This blog post focuses on six pros and cons of using digital textbooks. The cons discuss how digital textbooks are not always cheaper, especially when considering the cost of an e-reader and the cost of renting or buying the e-textbooks. In addition, the e-reader owned by a student may not allow for the downloading of an e-textbook required for a class. There is no standardization of format so it depends on the device if the e-textbook is available for use. The last con discussed is a health concern: excessive use of e-textbooks can lead to eye strain. The pros discussed in this post identify the lightweight factor as a definite positive, as textbooks add up to an astronomical weight. In addition, e-textbooks help with accommodations for special needs students. Finally, the poster appeals to the eco-friendly that hopefully exists in all of us: he says that one version may be greener than the other. He states that it has not been determined which one is greener than the other, but his language insinuates that he is leaning towards the e-textbooks.

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How Teachers Will Use E-Readers to Catch Cheaters

How Teachers Will Use E-Readers to Catch Cheaters | The Pros and Cons of using E-readers in the Classroom | Scoop.it

This article discusses a tool developed by CourseSmart, a company that publishes etextbooks, in which a professor can detect the reading time, pages viewed, and notes made as the student opens the text. "The Atlantic" notes that this can help teachers detect cheating in a new way, and hold students more accountable than ever before. The article notes that there is a "Big Brother" aspect to it, and it will unnerve students, but it gives teachers the upper-hand. Teachers can easily allow students to opt out of this reading time tracker, but then students will know that their teachers beleive they are not completely the readings effectively. This is an incentive to ereaders in a way that has yet to be discussed within these curations: this tool is one with pros and cons as well, with the cons actually more likely to be student-driven.

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Now E-Textbooks Can Report Back on Students' Reading Habits - Wired Campus - The Chronicle of Higher Education

Now E-Textbooks Can Report Back on Students' Reading Habits - Wired Campus - The Chronicle of Higher Education | The Pros and Cons of using E-readers in the Classroom | Scoop.it

CourseSmart is a company that sells digital textbooks and has created a new tool to help educators identify the usefulness of electronic course materials. This tool tracks students' use fo the material: the time spent reading, the pages viewed, the notes made. This can all be incorporated into an engagement score. This can help educators identify the benefits of using course materials in a class, because it will show how students interact with the texts. One issue raised is regarding privacy. Nevertheless, this tool adds another benefit to the idea of using ereaders in the classroom, as this tool can demonstrate the usefulness of the actual text.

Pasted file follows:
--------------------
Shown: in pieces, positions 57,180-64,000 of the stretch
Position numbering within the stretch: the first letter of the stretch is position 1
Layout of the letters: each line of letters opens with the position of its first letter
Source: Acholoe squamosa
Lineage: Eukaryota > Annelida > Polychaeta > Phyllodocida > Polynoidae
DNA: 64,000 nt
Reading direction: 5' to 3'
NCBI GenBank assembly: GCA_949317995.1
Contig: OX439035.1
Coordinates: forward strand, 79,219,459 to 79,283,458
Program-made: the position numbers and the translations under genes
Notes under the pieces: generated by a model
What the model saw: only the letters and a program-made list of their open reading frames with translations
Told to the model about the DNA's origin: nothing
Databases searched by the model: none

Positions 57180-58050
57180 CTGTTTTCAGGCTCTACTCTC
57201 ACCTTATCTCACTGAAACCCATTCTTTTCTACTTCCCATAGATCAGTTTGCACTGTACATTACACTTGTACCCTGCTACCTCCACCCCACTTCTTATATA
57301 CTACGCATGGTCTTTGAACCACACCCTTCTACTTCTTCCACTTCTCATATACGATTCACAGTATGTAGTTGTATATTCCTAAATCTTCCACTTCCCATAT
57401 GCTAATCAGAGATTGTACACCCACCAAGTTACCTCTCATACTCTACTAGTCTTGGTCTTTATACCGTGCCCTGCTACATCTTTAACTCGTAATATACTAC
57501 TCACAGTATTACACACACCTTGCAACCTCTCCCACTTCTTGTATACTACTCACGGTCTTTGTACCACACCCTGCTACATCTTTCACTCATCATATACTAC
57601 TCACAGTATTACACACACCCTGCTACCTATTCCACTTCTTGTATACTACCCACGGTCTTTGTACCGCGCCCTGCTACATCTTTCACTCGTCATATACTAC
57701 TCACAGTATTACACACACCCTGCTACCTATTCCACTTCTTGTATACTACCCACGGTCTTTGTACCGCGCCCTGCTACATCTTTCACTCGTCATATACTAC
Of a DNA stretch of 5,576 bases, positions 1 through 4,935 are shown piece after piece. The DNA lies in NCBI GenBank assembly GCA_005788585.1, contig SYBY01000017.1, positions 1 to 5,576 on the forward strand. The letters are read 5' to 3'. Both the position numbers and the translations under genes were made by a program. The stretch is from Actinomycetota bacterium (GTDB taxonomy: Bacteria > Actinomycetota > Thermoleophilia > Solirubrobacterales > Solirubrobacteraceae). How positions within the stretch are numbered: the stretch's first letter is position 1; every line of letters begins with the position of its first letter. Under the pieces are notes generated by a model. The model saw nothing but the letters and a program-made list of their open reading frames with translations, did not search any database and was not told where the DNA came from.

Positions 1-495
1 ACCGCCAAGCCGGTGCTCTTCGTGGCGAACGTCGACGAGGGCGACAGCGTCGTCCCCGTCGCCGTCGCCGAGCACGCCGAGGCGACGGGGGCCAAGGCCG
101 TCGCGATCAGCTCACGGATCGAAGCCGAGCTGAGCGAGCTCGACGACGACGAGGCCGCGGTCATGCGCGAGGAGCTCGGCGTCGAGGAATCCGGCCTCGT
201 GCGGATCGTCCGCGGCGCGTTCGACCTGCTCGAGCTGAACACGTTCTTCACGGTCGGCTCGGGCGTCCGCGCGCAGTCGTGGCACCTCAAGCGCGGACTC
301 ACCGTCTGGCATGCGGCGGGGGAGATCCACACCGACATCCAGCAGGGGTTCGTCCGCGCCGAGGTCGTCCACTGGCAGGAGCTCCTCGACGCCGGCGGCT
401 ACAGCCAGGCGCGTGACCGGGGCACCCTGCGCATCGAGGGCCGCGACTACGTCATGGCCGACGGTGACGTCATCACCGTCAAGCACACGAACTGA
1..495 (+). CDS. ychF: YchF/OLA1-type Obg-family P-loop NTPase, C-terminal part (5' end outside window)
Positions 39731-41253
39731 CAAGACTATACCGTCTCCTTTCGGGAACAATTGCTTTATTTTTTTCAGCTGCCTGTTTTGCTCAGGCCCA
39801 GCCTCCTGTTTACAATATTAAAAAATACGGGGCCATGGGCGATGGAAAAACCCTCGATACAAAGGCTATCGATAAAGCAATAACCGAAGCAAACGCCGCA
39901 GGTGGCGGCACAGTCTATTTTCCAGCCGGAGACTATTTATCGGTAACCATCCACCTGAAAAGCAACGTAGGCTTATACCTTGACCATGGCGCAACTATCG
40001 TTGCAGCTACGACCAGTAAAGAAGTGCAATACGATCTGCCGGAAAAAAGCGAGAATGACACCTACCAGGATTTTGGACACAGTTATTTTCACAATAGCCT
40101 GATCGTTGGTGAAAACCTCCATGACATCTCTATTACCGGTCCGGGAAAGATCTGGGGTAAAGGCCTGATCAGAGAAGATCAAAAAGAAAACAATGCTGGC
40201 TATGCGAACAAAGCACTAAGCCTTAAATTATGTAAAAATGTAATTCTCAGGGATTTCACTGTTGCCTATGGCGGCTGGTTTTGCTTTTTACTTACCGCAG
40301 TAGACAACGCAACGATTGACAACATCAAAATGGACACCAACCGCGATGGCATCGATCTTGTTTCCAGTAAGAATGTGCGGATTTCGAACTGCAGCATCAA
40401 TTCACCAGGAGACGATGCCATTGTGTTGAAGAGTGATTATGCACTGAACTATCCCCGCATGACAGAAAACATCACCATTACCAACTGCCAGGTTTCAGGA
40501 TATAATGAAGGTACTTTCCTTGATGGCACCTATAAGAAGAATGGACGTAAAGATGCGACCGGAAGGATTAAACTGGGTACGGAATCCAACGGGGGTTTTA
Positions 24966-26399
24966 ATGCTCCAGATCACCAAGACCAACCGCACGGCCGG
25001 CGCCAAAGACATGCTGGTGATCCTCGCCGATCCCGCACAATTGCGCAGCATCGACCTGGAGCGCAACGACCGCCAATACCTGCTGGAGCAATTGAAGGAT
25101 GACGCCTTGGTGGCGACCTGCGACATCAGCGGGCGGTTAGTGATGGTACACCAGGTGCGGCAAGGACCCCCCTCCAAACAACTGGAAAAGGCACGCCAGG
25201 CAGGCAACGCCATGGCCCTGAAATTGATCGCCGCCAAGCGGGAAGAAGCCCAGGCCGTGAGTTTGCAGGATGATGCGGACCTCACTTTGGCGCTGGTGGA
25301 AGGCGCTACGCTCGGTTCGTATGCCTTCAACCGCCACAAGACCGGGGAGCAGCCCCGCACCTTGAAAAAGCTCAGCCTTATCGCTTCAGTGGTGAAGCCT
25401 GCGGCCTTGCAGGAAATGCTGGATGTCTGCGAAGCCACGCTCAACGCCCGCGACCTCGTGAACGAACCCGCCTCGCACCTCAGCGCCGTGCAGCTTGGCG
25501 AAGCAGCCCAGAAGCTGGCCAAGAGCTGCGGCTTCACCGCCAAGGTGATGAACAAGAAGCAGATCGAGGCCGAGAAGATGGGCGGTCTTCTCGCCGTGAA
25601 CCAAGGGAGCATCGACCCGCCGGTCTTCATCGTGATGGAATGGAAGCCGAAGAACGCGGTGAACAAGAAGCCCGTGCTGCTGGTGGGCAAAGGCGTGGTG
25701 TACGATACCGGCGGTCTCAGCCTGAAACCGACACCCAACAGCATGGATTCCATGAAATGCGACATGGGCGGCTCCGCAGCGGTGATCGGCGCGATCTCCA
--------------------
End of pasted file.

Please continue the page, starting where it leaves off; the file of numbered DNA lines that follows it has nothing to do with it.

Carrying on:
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What Students Say | eTextbooks and the Digital Classroom

This video shows the students of South Kent High School and their perspective on having a digital school. Their positive comments range from not being tired at night while doing homework to life just being easier by using the iPad 2. South Kent High School received financial aid from ClassBook.com. South Kent is, at the creation of the video, 92% digital textbook. All students and faculty members received an iPad 2 in the beginning of the 2011-2012 school year.

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5 Reasons to Use Digital Textbooks | Edudemic

5 Reasons to Use Digital Textbooks | Edudemic | The Pros and Cons of using E-readers in the Classroom | Scoop.it

This article identifies 5 reasons why digital textbooks should be used. It states how Arne Duncan is pushing schools in the United States to move away from textbooks and to move towards digital textbooks. Not only do digital textbooks help with neck pain, nerve damage, and other issues that come from the heavy backpacks students haul around, but digital textbooks are more representative of the way education is moving. Education is becoming more digital and engaged, and this is not depicted with textbooks, in addition to the fact that by buying or renting one digital textbook, you are saving a great deal of money. The final comments made by this article is the fact that notebooks and textbooks can be combined on one device, as opposed to adding to growing number of supplies necessary for students to keep track of. Finally, digital textbooks open up the opportunity for a wider variety of sources for textbooks, rather than being reliant on textbook publishers influencing school systems to buy sets of their multiple genres of textbooks. 

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Education Week: Schools Test E-Reader Devices With Dyslexic Students